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Download freeware RKR scanning software (detect Sony rootkit & others)

 
 
pamelafiischer@yahoo.com
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      11-23-2005
karl levinson, mvp wrote:
> The people in the various Hijack This! support forums may have more
> knowledge of whether this file is good or bad.
> http://www.spywareinfo.com/~merijn/forums.html


Thank you again Karl for your excellent advice.

There were so many forums I wasn't sure which to use; but I finally
posted the question about "Possible rootkit found: FGLRYUtil" to
http://forums.spywareinfo.com/index.php?showtopic=62088

I hope others know more about this than I do.

It seems these rootkits and cloaked keys are all over the place!
If only I knew about this before!

Pamela Fischer

 
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karl levinson, mvp
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      11-23-2005

<(E-Mail Removed)> wrote in message
news:(E-Mail Removed) ps.com...
> karl levinson, mvp wrote:
>> I didn't see the information I would expect to see in that output.
>> Netstat -ano only works on Windows XP. I suspect you're not running XP?
>> In that case, Fport or Vision does the same thing.

>
> Just to confirm - I am running Windows XP.


My mistake. netstat -ano only gives you the PID number of the listening
process bound to that TCP/IP port, and not the name. I never noticed this,
it is annoying. So I would recommend relying instead on fport / vision
which hand you the executable name.


 
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karl levinson, mvp
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      11-23-2005

<(E-Mail Removed)> wrote in message
news:(E-Mail Removed) ups.com...

> It seems these rootkits and cloaked keys are all over the place!
> If only I knew about this before!


It's good that you know now. Detecting malware is easier if you know what
baseline output is normal when you run these tools on your system when it's
clean. It may be a good idea to save this output so you can refer to it if
you ever have to run them again.

I doubt those registry values with nulls are anything malicious. Most root
kit detection methods involve inspecting key system resources in both user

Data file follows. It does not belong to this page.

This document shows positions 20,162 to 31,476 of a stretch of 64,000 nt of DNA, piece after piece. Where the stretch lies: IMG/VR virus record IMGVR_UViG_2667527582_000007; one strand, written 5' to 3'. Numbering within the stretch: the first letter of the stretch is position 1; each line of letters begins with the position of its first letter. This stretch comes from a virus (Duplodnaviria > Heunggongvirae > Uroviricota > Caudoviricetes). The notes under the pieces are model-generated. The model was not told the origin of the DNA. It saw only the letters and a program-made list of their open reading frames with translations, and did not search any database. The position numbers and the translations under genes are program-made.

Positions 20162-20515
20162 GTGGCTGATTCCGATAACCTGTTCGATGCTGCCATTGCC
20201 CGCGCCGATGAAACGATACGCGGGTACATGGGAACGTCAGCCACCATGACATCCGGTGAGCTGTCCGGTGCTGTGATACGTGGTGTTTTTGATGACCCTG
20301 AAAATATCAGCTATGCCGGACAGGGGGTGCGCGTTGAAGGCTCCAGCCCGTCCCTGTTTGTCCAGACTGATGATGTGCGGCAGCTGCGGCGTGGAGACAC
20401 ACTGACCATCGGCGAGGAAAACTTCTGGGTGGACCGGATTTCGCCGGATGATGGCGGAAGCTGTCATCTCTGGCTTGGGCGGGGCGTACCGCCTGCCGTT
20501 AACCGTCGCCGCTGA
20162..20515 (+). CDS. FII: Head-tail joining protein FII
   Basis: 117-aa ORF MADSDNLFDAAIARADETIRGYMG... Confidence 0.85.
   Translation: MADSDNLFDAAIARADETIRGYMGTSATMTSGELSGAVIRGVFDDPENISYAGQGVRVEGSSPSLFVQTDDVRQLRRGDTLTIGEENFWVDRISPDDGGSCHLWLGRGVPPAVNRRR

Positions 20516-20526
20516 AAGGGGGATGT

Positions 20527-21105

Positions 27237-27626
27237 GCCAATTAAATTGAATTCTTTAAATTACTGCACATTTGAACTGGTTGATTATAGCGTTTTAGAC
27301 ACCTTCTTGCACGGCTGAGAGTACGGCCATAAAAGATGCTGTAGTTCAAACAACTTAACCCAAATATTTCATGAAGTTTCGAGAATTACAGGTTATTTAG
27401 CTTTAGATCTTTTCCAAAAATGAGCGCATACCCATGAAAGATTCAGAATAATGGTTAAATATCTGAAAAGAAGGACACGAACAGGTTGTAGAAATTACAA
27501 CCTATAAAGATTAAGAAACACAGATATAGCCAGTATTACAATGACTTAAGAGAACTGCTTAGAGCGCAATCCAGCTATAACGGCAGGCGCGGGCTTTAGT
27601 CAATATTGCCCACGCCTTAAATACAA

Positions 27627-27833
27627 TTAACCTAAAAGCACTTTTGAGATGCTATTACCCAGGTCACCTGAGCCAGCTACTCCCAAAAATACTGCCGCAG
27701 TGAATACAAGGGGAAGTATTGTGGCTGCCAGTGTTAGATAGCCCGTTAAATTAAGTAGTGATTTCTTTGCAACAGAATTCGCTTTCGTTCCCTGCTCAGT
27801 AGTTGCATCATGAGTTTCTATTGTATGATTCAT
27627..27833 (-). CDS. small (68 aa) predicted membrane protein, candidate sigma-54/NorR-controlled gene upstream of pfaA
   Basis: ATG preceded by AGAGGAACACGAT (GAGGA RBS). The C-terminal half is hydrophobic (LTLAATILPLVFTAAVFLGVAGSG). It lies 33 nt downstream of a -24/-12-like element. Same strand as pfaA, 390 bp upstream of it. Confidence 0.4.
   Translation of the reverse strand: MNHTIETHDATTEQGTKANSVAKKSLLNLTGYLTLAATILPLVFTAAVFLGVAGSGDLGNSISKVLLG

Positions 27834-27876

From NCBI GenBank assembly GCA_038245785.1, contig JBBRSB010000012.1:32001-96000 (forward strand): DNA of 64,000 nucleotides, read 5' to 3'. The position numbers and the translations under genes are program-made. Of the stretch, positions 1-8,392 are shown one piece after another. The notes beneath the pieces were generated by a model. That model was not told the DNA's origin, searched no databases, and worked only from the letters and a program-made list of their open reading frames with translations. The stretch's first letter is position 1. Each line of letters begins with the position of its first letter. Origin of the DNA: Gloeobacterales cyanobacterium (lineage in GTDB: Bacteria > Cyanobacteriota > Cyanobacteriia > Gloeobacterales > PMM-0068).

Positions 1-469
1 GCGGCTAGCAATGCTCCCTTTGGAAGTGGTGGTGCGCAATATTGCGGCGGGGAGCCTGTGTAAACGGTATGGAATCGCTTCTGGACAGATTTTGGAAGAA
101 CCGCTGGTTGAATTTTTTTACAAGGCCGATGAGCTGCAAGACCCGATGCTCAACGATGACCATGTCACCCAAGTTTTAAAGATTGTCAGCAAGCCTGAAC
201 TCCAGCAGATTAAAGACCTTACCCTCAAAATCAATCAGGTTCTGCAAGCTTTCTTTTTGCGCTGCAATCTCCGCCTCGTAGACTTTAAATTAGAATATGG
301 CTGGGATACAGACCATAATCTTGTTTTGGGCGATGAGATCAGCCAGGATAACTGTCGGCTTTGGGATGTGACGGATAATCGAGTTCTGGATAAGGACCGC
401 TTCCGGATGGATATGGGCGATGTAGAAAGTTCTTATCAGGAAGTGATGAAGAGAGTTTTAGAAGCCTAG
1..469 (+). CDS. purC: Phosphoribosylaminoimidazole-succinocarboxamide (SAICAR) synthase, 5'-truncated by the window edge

mode and system mode and comparing the two for any differences. The issue
with the nulls is that when a null character is put into a registry value,
one of those two inspection methods considers the null the end of the value,
so the value returns different data in the two methods of inspection. I
would only consider this suspicious if it occurs in one of the various
registry locations that are used to launch executables or services at
startup. The registry values you found are sort of related to launching
executables, but don't look to me to be attempts at hiding anything. I'm
not 100% sure here, so a second opinion from the Hijack This forum is not a
bad idea.

One of the two areas where you found nulls is in ControlSet002:

http://support.microsoft.com/?kbid=100010

ControlSet001 may be the last control set you booted with, while
ControlSet002 could be what is known as the last known good control set, or
the control set that last successfully booted Windows NT.

I really don't know why nulls would be found in ControlSet002 and not in
CurrentControlSet, that is curious. Maybe you snipped out what was found in
CurrentControlSet as appearing redundant?




 
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Ralph Wade Phillips
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      11-24-2005
Howdy!

<(E-Mail Removed)> wrote in message
news:(E-Mail Removed) ups.com...
> Trax wrote:
> > http://www.sysinternals.com/utilitie...trevealer.html

>
> Aha! So simple. So elegant. A RKTDU right under my nose!
> http://www.sysinternals.com/utilitie...trevealer.html
>
> I downloaded and executed this freeware Windows XP Sysinternals
> RootKitRevealer.exe Rootkit Detection Utility (RKTDU), version 1.56,
> just now on an idle system and was much chagrined to find voluminous
> reports of "Key name contains embedded nulls (*)", "Hidden from Windows
> API", "Visible in directory index, but not WIndows API or MFT", etc.
> discrepancies.
>
> Is this normal to find so many of these rktdu registry discrepancies?


Possibly. If, for instance, you run Norton/Symantec's SecureDelete,
it does the same type thing to hide the files. So it's perfectly possible
for a good program or utility to do "root kit" stuff.

RwP


 
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